Workers dig deep to give slate quarry a future: Amid Snowdonia's beauty there is valuable rock to be exploited, writes Oliver Gillie

Click to follow
QUARRYMEN at Blaenau Ffestiniog in North Wales are slowly moving a mountain but the more rock they shift the more difficult it gets. The good slate that can be cut easily has gone and now they must move factory buildings to extract high quality rock beneath.

For more than 100 years slate was extracted through tunnels that honeycombed the rock around the village, leaving the surface intact. The old mine, which finished in 1969, used a small gauge railway with two-ton bogies.

Now the mine is being exploited by an opencast method, using roads to get access to the slate and 45-ton trucks to move it. To reach the good slate that was left behind as pillars to support the ceilings of the caverns, workers must move many tons of surface dross or pump out water to get at the level below.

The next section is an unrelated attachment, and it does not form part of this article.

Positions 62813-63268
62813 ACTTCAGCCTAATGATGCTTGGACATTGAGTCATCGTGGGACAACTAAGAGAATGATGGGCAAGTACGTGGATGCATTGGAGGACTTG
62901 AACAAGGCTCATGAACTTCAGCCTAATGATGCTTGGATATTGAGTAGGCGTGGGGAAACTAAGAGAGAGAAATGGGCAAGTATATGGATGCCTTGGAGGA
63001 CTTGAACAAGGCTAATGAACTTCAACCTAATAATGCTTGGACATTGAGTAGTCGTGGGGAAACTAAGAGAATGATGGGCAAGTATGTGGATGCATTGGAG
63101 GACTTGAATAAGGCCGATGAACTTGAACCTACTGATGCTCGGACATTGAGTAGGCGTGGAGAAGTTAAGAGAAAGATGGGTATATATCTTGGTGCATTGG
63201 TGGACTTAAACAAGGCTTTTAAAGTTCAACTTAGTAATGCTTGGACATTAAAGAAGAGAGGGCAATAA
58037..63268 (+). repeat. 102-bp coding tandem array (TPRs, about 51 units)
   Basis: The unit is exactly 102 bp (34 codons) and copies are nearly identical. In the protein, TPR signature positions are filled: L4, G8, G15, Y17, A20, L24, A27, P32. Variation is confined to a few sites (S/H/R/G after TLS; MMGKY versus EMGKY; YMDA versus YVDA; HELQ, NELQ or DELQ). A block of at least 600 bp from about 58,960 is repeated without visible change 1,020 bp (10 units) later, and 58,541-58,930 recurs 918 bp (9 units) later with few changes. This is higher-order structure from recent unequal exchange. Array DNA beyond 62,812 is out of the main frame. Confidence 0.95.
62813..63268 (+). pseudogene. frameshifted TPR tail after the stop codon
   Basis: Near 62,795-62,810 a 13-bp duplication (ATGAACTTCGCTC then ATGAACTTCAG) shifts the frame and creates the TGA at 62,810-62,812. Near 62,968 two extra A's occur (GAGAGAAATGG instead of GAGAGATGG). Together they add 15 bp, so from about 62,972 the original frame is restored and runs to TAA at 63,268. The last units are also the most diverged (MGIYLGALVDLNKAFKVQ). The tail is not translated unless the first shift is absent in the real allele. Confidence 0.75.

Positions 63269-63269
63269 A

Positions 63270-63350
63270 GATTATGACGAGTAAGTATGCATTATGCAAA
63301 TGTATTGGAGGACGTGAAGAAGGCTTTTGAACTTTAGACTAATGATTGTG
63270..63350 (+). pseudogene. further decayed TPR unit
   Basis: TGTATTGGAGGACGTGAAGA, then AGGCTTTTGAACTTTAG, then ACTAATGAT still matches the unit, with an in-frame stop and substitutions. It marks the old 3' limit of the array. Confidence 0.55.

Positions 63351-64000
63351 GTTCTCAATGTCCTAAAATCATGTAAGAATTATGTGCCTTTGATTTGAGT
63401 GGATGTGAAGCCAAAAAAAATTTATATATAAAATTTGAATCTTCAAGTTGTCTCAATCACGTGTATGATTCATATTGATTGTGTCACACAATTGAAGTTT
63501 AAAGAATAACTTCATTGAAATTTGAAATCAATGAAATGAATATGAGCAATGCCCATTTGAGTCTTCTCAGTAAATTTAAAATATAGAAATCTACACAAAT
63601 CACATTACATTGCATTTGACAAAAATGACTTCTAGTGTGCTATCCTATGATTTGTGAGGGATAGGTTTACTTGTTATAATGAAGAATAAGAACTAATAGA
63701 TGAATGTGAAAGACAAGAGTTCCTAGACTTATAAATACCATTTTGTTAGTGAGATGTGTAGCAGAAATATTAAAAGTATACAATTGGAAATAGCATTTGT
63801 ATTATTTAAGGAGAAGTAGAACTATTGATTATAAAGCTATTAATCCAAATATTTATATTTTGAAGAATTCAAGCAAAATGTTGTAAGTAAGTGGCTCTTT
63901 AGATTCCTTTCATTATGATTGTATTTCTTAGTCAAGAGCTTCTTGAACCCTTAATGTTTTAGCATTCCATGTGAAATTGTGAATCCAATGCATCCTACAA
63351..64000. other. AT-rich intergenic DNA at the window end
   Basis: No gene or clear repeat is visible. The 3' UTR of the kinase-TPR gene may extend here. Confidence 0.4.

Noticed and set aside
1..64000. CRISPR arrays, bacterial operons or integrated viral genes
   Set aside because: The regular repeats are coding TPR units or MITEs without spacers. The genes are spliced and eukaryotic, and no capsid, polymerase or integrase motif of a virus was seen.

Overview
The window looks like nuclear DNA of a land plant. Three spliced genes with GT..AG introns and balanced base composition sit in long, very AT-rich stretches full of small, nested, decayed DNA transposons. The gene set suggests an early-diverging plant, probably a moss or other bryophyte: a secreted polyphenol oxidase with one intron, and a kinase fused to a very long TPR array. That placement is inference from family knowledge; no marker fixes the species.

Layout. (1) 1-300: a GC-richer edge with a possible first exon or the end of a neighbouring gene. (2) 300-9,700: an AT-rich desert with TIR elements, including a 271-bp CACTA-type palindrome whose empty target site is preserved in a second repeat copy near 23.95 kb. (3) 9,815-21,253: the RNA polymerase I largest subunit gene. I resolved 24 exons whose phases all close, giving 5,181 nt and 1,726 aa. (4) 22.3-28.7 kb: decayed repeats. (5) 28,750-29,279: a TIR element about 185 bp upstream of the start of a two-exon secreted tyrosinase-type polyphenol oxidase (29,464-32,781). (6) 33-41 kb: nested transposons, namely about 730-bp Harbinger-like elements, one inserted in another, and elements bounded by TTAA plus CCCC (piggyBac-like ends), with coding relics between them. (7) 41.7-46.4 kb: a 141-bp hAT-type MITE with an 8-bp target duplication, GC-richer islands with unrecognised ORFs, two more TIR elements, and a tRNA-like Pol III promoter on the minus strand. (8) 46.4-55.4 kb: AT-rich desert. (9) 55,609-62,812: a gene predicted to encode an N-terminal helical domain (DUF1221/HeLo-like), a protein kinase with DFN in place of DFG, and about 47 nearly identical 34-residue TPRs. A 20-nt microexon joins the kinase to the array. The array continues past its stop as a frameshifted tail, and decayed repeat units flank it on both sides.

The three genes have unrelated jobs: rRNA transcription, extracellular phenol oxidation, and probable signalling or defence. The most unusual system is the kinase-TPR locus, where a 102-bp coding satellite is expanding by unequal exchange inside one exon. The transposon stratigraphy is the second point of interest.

The quarry has a large catchment area for water and Blaenau is one of the wettest places in Britain. To exploit the lower levels the Ffestiniog Slate Company will have to move some 50 million gallons of water.

The slate quarries at Blaenau Ffestiniog are completely surrounded by the Snowdonia National Park. Workers fear environmentalists could try to stop them from encroaching on the mountainside or create such stringent rules that mining would become uneconomic.

Elfed Williams, manager in charge of extraction, said: 'Tipping is the main problem. We have to put the waste somewhere. The quarry was here first. Ffestiniog would never have existed without it. Soon the quarry will be the only employment left here.'

The quarry was working on short time in the winter months as the recession reduced the market for slate, but demand has since recovered and the men are optimistic.

(Photographs omitted)